October 15th, 2009

Republicans are Being Intellectually Lazy

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Written by: Krusty Konservative
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lazy dogGovernor Culver finally did something to show Iowans that he cares about the state’s budget crisis. He cut his $130,000 salary by 10%. The liberal news media has called the move a sign of bold leadership. The reason why the move was politically wise is because he did it on the same day that Rep. Kraig Paulsen called for across-the-board pay cuts for state employees.

More on Paulsen’s proposal in a moment. I kinda laughed when I heard that Culver was going to take one for the team and cut his salary by $13,000. We must not forget that in addition to his salary, Culver is provided free housing, transportation, and utilities.

He doesn’t have to pay property taxes, purchase gas, or even own a vehicle. He doesn’t even pay for his food and beer. The state picks up the tab when he entertains at Terrace Hill. I’m sure they buy a little extra food and beverage that the first family can snack on. When you see him out drinking with Knapp, you know Culver’s not picking up the tab. In fact, if the state or one his big donors are not picking up the tab, his campaign probably is.

All Chet Culver needs to pay for is smokes for his wife, and some gangster suits for himself. That actually could be quite expensive. Mari pollutes the Iowa air more that that coal-fired power plant in Marshalltown that Alliant wanted to build would have. Culver’s suit budget is not cheap either since he probably needs new sizes every 4 months.

My point is that Chet Culver doesn’t have to deal with the daily stresses that most Iowans do. He’s special. The government takes care of him. Hell, most people could weather this economy if they didn’t have to pay for housing and transportation. Everything else is peanuts.

Back to Paulsen.

Here is an honest question to the House Minority Leader. Kraig, if across-the-board tax cuts are irresponsible, lazy, and devoid of leadership, why aren’t across-the-board pay cuts irresponsible, lazy, and devoid of leadership? I think we would both agree that state government is too large, so why not seek out the duplication and waste in each department and eliminate those positions rather than just slicing everyone’s pay?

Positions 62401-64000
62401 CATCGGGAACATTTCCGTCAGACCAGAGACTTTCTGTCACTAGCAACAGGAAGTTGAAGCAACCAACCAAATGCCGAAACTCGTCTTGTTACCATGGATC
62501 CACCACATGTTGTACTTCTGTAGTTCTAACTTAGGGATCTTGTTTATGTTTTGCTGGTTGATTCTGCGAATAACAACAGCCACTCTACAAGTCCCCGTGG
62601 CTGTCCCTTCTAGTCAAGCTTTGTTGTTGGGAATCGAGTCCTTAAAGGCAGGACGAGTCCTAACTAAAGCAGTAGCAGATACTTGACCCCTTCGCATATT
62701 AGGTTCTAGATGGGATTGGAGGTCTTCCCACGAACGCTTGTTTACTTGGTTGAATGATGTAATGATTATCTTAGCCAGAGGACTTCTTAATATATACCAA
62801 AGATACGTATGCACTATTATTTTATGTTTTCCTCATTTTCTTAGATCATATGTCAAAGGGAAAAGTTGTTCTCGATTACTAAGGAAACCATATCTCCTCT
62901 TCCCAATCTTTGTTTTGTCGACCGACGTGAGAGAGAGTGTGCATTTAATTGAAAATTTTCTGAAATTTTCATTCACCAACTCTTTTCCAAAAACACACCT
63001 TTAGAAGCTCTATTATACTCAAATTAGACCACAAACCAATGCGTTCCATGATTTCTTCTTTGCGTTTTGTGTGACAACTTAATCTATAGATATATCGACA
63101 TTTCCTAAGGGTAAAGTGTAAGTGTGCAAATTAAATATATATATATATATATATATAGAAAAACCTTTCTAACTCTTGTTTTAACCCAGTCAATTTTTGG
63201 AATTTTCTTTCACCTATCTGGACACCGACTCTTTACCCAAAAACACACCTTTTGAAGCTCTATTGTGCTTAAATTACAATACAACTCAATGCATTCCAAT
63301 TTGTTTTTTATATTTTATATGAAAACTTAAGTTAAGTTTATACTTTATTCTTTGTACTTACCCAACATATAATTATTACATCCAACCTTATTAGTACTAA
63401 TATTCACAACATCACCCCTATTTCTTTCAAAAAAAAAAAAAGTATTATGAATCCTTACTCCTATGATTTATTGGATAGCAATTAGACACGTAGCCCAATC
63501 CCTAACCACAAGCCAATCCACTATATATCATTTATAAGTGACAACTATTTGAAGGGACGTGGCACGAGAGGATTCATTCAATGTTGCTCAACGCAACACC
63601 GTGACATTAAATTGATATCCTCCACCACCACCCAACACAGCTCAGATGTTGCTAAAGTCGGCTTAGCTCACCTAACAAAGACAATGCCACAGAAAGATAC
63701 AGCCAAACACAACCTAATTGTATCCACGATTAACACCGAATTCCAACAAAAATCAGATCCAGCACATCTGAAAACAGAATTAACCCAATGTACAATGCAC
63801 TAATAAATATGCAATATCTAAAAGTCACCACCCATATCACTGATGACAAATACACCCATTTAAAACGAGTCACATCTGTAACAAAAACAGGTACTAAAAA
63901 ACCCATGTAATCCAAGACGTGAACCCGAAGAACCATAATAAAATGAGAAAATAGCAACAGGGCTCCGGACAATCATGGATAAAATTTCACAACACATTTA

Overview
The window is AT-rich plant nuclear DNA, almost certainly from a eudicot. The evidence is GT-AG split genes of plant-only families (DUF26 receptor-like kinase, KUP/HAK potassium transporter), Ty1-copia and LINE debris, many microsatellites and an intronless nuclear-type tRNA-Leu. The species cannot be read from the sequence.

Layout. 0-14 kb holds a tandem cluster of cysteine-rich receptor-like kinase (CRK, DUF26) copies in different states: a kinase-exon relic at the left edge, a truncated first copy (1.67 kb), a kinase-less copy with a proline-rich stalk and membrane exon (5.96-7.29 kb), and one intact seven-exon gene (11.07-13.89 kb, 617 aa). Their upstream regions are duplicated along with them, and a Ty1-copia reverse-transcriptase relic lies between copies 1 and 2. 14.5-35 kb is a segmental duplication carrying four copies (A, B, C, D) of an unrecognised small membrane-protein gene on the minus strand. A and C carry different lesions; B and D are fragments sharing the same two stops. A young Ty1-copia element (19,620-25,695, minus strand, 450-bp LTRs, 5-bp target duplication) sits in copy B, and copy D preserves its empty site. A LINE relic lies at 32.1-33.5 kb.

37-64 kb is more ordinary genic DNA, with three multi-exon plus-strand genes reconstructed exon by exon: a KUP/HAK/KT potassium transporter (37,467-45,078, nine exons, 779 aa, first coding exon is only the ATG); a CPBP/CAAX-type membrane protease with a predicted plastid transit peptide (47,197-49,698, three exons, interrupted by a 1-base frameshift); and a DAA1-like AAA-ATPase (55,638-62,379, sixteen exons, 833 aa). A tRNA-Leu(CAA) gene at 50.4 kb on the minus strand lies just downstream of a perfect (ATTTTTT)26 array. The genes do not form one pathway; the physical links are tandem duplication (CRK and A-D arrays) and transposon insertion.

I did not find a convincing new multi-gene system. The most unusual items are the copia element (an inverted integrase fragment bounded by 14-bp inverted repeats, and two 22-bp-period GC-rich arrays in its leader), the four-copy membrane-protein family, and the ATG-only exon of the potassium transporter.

Here is what Republicans should not forget. Regardless of whether or not you think that state employees are overpaid, the state of Iowa made a deal with their employees in terms of how much they are going to get paid. We must remember not everyone is like Chet Culver. People live paycheck to paycheck. When you cut somebody’s pay from $40,000 a year to $36,000 a year, it’s going to hurt. In some cases, these people don’t have a lot of waste that they can eliminate. They barely have enough to make ends meet.

At a time when Governor Culver is being blamed for creating the loss of hundreds of jobs, Republicans somehow thought it was wise to poke state workers in the eye, too. Shouldn’t the message from the Republican leaders be something like, “The personal cuts that the Department of _______ announced today would not be necessary if Governor Culver would have taken Republican’s recommendations of $330 million in budget cuts.”

Republicans should also come back to Des Moines and have a workshop to find another $300 million in budget cuts. Show Iowans that Republicans are willing to make the difficult decisions, show the media that Republicans are serious about fixing the state budget, and prove to all Iowans that they can have competent leadership if they throw the Democrats out of office.

Instead we continue to undermine our own proposals and attacks on Governor Culver because we are intellectually lazy.

About the Author

Krusty Konservative
Herschel Krustofski is the pseudonym for the anonymous author of Krusty Konservative, a blog which focuses on Iowa Politics. Created in February of 2006, Krusty Konservative is the undisputed heavyweight champion of the Iowa blogosphere. Since its conception, Krusty Konservative has never shied from tackling controversial issues, and providing insight to the inner workings of Republican politics in Iowa.

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